I wonder if I had children when 9-11 happened if I'd feel like I do today. When those planes hit, I felt scared for myself, and for the world, and about what might happen to the world. But I didn't know anyone who died, and it was easy at the end of the several days to think, wow, thousands of people died, what a shame. And eventually move on. Even after the Columbine shootings so many years ago when I was still in school myself, I shook my head, was sad, and moved on.
Many less people died last Friday at that school in Connecticut than in the attacks on 9-11. And it has shaken me in ways I couldn't imagine, ways I don't remember being shaken that September. Maybe it's because I didn't have kids of my own back then. Maybe it's because I'm almost 35 and so much wiser. Or maybe it's because I could finally put myself into those families' shoes and feel the terror and pain they must feel. I can't look at those kids faces on TV. I can't look at the pictures of kids who made it out alive walking single file to safety. I can't even think about it without feeling that punch to the gut.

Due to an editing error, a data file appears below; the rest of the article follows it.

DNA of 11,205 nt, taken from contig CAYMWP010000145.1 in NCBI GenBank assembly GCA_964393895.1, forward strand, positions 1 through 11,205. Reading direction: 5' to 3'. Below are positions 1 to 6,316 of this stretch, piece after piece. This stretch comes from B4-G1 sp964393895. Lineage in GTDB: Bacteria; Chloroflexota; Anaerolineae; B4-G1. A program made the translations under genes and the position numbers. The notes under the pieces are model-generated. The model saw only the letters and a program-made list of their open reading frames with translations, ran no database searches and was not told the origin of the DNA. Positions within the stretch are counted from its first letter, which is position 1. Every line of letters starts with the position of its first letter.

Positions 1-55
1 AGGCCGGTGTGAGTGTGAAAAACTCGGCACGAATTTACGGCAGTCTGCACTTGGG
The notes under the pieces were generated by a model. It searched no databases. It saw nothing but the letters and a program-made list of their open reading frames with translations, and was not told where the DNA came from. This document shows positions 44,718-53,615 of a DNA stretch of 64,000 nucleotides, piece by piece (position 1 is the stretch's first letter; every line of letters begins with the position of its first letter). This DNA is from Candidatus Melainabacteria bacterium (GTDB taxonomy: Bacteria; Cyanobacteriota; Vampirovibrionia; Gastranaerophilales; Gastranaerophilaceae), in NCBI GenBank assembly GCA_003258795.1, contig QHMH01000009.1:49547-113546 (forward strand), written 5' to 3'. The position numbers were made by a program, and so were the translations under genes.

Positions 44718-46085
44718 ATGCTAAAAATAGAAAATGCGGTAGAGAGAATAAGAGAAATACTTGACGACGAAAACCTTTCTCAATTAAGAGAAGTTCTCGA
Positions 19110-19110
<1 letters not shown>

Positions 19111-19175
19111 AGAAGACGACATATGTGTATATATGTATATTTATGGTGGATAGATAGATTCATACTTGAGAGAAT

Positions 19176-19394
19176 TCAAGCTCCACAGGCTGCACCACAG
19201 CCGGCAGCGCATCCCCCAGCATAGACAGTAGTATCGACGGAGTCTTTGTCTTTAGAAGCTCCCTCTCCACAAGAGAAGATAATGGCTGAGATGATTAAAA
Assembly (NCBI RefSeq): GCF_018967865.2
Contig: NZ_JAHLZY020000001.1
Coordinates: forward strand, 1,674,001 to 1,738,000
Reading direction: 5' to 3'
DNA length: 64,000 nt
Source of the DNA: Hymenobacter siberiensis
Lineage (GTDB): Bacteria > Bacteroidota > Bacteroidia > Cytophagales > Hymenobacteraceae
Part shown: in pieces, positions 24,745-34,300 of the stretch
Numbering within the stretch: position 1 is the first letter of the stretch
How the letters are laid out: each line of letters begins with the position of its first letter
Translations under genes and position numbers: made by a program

This past weekend I purposely didn't watch TV. I didn't do my daily check in on NBCNews.com. I just couldn't. What I still did was check my Facebook account, and after a few minutes shut it down. People are just nuts and I couldn't take the arguing, the blaming, and worst of all, the pictures of those sweet kids who have died.
I did, however, come across two articles that made sense to me and spoke to me in ways that I feel are reasonable. If you are like me, these might be good reads for you too.
'I Am Adam Lanza's Mother': A Mom's Perspective On The Mental Illness Conversation In America
I Won’t Yell About What You Want Me To
Now, I'm off to hug my kids, tell them I love them, and pray for other mothers not as lucky as me.